Opinion: BLM manager discusses President Trump’s conservation legacy
On March 3, President Trump boldly called for permanent funding for the Land and Water Conservation Fund (LWCF). In the land conservation world, never has there been a bigger declaration by a president.
And, when President Trump signed the Great American Outdoors Act, we witnessed the most significant action taken by any president since President Theodore Roosevelt to conserve, protect, and restore our public lands.
President Trump’s signing of this Act achieved what past presidents and legislators have sought for decades, but failed to carry across the finish line – permanent, dedicated funding for conservation and recreation projects across the nation, and billions of additional dollars to make much-needed repairs to critical facilities and infrastructure in our national parks, national forests, wildlife refuges, public lands, and at our Bureau of Indian Education schools.
Secretary David Bernhardt has charged the Department of the Interior to prepare our lists of projects that will help conserve, protect, and restore public lands and vital infrastructure across the West. At the Bureau of Land Management (BLM), we have been working diligently in preparation of the passing of the Act. We are ready to get to work to ensure Americans can enjoy these beautiful public lands for generations.
The Great American Outdoors Act will provide half of all receipts from energy development on federal lands and waters, up to $1.9 billion per year, for five years to address facility and infrastructure needs. At the same time, the legislation permanently funds the LWCF to the tune of $900 million a year to invest in conservation and recreation opportunities across the country.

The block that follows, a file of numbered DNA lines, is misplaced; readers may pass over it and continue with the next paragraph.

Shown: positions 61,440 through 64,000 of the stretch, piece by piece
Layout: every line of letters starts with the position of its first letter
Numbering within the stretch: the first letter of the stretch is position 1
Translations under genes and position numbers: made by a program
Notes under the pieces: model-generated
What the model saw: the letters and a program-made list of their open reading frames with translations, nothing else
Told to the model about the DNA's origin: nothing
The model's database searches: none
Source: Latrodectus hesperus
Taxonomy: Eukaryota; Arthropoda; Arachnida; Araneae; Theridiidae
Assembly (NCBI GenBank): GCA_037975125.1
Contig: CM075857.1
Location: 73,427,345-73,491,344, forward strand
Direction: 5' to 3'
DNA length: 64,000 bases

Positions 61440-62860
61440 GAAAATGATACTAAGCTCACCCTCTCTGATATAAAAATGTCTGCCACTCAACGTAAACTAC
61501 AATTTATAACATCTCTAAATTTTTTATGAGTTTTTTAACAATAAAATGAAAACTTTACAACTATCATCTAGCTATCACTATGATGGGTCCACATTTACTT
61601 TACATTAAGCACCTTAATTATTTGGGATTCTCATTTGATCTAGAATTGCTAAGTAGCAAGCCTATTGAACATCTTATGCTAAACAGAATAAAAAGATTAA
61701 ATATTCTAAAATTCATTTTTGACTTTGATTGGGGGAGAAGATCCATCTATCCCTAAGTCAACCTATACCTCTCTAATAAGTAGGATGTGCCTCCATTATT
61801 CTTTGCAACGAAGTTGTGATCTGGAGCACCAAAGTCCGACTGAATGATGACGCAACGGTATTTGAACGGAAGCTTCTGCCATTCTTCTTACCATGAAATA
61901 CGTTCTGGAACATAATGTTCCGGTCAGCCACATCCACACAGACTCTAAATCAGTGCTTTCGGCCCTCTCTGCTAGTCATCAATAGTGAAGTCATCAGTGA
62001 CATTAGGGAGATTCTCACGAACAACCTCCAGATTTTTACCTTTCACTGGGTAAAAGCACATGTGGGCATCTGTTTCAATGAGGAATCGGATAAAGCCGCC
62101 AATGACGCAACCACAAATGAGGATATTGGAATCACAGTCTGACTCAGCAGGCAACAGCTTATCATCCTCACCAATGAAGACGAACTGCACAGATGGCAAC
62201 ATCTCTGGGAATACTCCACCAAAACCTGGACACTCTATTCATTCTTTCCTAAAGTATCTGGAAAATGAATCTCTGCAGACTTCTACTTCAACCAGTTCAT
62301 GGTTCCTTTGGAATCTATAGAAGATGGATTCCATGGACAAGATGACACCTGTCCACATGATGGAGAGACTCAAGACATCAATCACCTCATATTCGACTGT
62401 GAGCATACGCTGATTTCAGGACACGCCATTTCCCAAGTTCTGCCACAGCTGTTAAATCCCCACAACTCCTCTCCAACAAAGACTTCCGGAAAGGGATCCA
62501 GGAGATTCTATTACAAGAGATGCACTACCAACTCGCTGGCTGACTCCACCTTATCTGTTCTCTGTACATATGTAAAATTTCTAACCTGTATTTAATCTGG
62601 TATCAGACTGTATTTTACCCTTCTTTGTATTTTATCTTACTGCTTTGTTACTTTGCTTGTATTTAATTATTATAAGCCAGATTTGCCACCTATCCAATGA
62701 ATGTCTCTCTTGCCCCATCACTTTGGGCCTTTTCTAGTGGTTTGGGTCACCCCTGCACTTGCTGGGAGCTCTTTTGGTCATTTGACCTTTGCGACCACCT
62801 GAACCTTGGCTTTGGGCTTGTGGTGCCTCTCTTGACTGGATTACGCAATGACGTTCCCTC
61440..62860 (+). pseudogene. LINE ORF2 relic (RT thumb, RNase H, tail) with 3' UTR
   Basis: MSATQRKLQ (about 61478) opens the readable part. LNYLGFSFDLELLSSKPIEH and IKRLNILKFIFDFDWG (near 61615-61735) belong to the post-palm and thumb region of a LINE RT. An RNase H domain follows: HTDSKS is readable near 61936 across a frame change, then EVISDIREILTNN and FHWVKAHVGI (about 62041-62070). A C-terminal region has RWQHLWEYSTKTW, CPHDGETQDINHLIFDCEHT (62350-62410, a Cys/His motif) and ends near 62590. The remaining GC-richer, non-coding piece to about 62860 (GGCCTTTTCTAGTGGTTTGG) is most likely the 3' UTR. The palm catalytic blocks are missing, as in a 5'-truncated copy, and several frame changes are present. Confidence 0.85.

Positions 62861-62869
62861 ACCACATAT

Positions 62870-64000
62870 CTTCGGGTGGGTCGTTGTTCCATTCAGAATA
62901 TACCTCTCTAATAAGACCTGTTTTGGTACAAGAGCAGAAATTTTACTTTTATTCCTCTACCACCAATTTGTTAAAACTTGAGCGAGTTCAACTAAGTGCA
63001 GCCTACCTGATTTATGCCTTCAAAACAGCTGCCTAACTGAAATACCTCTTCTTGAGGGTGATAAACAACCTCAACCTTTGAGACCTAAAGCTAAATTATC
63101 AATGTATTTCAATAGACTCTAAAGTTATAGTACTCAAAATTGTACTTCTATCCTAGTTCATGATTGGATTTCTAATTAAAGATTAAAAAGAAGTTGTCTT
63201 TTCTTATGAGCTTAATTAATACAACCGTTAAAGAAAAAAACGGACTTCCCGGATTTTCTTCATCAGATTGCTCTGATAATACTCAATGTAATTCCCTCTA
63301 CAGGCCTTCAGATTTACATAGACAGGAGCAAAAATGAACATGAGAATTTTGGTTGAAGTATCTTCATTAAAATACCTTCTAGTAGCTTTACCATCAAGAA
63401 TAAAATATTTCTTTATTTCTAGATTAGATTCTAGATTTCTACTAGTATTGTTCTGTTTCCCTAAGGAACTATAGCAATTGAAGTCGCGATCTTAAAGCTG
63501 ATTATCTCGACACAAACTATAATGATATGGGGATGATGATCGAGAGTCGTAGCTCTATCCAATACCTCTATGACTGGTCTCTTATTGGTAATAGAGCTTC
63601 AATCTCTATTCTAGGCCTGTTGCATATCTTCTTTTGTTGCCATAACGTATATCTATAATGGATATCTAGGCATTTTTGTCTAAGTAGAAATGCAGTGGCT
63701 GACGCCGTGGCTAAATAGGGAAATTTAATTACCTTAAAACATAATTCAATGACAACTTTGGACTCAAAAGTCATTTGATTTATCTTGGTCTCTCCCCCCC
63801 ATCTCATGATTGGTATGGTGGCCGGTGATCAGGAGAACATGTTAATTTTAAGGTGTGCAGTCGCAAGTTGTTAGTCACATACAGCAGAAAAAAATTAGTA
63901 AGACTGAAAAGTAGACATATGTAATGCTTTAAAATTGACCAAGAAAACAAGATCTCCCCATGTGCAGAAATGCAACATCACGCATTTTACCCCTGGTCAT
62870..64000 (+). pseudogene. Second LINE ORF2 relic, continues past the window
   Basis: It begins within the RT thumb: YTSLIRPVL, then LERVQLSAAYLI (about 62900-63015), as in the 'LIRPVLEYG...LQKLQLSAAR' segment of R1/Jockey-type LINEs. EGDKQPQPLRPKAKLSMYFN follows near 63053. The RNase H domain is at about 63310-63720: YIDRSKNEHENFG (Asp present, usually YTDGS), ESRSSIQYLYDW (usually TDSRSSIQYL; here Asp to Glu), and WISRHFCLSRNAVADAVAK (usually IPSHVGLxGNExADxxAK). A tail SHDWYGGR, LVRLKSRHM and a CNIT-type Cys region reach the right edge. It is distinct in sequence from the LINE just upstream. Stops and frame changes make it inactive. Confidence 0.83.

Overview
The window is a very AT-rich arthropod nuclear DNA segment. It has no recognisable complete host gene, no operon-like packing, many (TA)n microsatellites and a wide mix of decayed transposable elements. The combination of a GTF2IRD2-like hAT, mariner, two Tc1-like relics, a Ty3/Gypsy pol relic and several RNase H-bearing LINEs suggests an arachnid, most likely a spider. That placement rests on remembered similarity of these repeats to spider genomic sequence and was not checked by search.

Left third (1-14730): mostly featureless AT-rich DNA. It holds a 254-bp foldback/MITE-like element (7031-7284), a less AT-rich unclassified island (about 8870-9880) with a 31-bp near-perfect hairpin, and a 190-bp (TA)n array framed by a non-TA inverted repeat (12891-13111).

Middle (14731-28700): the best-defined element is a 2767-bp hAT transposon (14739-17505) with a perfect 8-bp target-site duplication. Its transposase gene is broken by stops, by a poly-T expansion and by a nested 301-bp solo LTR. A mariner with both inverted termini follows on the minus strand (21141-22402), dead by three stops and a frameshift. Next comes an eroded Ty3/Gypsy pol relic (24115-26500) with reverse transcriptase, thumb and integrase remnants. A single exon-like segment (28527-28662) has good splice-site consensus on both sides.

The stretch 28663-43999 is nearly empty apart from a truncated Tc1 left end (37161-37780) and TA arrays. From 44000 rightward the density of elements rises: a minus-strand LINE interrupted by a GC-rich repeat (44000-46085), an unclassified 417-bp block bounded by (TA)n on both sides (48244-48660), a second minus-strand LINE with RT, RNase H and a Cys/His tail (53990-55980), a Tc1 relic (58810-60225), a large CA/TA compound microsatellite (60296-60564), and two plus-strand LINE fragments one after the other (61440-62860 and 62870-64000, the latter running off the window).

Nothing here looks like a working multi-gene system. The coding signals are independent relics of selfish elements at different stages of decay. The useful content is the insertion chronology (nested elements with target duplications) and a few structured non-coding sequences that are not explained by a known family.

Since its creation in 1964, the LWCF has provided a portion of royalties from offshore oil and gas development on the Outer Continental Shelf to protect, acquire, and preserve vulnerable natural and cultural resources— for national parks, monuments, wildlife refuges, and other federal lands, as well as local parks, trails, and recreation areas—in every State. It has been a tremendous success, but until President Trump acted, a large portion of that funding was diverted by Congress to other priorities and projects.
The BLM’s share of infrastructure funds will be $65 million a year for five years, of which 35 percent will be used to repair bridges and roads. The remaining 65 percent will be dedicated to repairing facilities, such as visitor centers, recreation sites like campgrounds, river and lake access, and trails.
The BLM will use the GAOA funds for the next five years to repair identified deferred maintenance projects totaling $1 billion. Across the BLM there are over 100 projects already identified to fund in the first year of the Act that will be used to repair road access for recreation, range, wild horse and burro, resource extraction, and fire suppression program activities. Funding will be used to target long overdue repair needs at administration sites, including fire facilities, visitor centers, recreation sites, dams, bridges, and warehouse buildings.
In New Mexico, [SRL1] the Act will provide $18.5 million over five years to improve the more than 13.5 million acres of public lands the BLM manages in New Mexico,
Oklahoma, Kansas, and Texas. In the coming fiscal year for example, we will provide critically needed deferred maintenance for our Farmington District Office fire facilities to improve our ability to support and mobilize fire crews to suppress wildfires across the region, while enabling our professional staff to better manage the 2 million acres of public lands and 7 million acres of mineral estate in the district.
As an example, funding will go towards improvements and maintenance at 15 additional recreation areas, nature areas, historic sites, and national monuments across New Mexico. These include reconstruction of the Taos Junction Bridge Campground, replacement of the water system at the Cox Visitor Center near Las Cruces; and improvements to the Socorro Nature Area Recreation Site.
For far too long, Washington has failed to conserve, protect, and restore our Nation’s public lands and address the deferred maintenance backlog. But, with President Trump’s signing of the Great American Outdoors Act this week, he is ensuring that Americans will enjoy our great outdoors for generations to come.
William Perry Pendley is deputy director for policy and programs for the Bureau of Land Management.